The device includes a part simulating the operation instruments with one or two instruments, provided with sensors for the movements of the tool or tools, a computer unit with accompanying software translating the movements into a virtual image that in turn is shown on a display device (cf paragraph [0003], figures 1 and 4). In particular, the image generated in the computer is constructed partly by an eye and instrument image from the memory and also by the simulated instrument movements provided by the position sensors (cf paragraph [0021]). Furthermore, in order to improve the impression of reality, sounds are emitted through a loudspeaker corresponding to those heard when the instrument vibrates (cf paragraph [0019]).

Moreover, in D1, simultaneously with someone practicing on the simulation device, the picture that he or she sees can be shown on larger displays for tuition or evaluation, that is someone who can carry out an operation, checks how the practicing person carries out the simulated operation. It is of course also possible to record the session digitally, for instance for a repeating only of the parts of the operation that failed. The device thus not only enables training, but also evaluation of the achieved skill (cf paragraphs [0010] and [0026]). Moreover, by storing in the computer a three dimensional image of the eye and its different parts it is possible very precisely to keep track of where the tips of the instruments are in relation to this and the computer can thus immediately "detect" if the membrane laying behind and holding the lens is injured. Such injuries and other mistakes at the operating must of course not occur at a real operation and one can thus not be content only with a simulating of operations but one can furthermore check the quality of the simulated operation. This means that the practicing person can also get a measure of how good he or she has become and if progress is made or not (cf paragraph [0024]).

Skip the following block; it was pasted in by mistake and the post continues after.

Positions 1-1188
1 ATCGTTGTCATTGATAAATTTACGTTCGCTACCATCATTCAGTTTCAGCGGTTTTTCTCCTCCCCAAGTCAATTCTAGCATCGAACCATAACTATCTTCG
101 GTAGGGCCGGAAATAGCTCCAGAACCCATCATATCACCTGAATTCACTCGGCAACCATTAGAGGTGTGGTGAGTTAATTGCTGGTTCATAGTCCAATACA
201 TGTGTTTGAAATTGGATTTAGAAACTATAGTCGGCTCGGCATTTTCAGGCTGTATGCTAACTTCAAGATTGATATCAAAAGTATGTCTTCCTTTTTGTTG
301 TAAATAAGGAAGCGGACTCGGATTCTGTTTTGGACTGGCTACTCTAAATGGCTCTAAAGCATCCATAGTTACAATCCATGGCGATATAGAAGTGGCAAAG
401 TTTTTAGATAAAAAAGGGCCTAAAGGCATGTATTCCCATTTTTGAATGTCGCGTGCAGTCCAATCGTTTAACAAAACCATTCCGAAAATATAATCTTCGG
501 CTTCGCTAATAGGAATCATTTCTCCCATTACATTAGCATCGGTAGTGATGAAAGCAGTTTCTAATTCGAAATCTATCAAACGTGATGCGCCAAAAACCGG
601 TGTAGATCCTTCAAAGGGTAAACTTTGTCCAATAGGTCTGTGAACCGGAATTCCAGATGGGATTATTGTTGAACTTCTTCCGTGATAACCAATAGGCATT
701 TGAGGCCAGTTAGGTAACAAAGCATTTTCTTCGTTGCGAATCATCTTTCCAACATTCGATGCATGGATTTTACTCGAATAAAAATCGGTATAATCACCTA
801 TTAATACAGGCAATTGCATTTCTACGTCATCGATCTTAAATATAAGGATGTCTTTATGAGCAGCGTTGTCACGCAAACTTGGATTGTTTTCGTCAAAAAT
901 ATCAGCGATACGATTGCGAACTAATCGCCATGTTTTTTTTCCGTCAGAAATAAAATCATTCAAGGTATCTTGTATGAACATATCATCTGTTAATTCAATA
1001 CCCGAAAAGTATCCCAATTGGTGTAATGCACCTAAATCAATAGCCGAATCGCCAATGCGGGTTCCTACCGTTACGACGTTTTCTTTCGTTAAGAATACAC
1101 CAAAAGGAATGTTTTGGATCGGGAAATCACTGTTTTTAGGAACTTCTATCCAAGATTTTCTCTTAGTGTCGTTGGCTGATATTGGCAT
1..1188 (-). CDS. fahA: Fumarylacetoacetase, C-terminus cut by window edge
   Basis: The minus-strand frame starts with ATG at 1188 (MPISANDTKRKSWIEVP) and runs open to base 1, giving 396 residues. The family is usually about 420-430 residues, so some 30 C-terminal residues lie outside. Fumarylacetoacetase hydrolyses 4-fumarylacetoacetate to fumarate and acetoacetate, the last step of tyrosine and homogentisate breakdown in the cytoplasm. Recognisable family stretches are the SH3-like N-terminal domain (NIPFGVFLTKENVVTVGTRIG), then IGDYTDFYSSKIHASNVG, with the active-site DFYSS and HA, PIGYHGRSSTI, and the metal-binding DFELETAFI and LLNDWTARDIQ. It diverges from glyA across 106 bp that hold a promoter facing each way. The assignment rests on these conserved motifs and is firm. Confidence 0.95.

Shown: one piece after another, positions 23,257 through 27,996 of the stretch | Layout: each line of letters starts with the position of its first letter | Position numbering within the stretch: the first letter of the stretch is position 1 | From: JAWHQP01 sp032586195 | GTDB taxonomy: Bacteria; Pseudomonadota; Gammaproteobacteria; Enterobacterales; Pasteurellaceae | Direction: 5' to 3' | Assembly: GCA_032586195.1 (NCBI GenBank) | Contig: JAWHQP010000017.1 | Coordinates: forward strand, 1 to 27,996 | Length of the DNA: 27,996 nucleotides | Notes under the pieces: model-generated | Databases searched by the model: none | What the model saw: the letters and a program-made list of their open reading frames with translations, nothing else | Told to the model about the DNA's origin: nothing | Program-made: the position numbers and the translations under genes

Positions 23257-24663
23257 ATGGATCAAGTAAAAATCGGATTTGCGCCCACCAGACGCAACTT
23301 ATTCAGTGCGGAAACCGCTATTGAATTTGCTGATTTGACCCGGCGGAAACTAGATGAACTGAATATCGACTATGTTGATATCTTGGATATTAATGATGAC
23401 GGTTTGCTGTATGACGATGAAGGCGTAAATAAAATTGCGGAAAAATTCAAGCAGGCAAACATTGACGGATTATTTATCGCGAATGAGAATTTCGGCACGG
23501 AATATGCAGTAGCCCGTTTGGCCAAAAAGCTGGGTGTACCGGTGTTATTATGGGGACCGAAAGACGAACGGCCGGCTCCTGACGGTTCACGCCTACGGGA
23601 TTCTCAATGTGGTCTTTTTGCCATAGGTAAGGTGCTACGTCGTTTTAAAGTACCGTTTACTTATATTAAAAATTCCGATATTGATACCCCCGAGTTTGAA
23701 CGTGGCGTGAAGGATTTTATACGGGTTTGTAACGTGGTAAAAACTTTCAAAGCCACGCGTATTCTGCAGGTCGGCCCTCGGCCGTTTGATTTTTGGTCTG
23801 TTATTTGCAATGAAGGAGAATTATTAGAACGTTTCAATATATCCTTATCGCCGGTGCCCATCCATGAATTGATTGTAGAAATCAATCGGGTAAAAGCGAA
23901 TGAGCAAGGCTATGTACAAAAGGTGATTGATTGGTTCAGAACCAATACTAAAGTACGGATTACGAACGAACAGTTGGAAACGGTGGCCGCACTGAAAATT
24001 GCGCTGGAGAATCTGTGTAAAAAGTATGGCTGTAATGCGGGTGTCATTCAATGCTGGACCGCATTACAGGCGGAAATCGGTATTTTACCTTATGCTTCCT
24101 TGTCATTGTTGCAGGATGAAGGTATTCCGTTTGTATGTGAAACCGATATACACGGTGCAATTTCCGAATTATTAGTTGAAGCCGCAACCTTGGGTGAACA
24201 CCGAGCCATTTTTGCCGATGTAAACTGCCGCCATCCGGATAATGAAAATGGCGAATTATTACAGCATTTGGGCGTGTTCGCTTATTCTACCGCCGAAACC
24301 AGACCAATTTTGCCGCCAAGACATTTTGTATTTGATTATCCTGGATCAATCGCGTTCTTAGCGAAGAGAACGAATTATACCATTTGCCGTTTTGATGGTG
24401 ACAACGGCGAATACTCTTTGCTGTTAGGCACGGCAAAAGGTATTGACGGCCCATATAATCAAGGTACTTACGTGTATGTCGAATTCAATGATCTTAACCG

Accordingly, document D1 discloses, using the terminology of claim 1, a surgical console operably useable in simulated surgical procedures, comprising:

a processing module (computer unit 3) operable to direct operations of and receive inputs from peripheral devices (operating instruments 1) operably coupled to the surgical console, wherein the peripheral devices comprise surgical instruments;

at least one memory device operably coupled to the processing module; and

a user interface (implicit for starting session, recording etc.).

Moreover, in D1

- the at least one memory device is operable to store a simulated training surgical procedure and multimedia content (image, sound, see above),

- that the user interface is adapted to permit the user to initialize the surgical console for a training surgical procedure and select the training surgical procedure to be simulated (follows from the fact that eg only parts of the operation can be repeated, see above), and

- that the processing module is adapted to perform the simulation.

However, clearly the device of D1 is not useable in actual, real surgical procedures.

Moreover, in D1 the processing module (computer unit 3) is not adapted to evaluate the operator's performance of the simulated training surgical procedure by providing feedback via the user interface informing the user of differences between his or her actual performance of the training surgical procedure and a desired performance.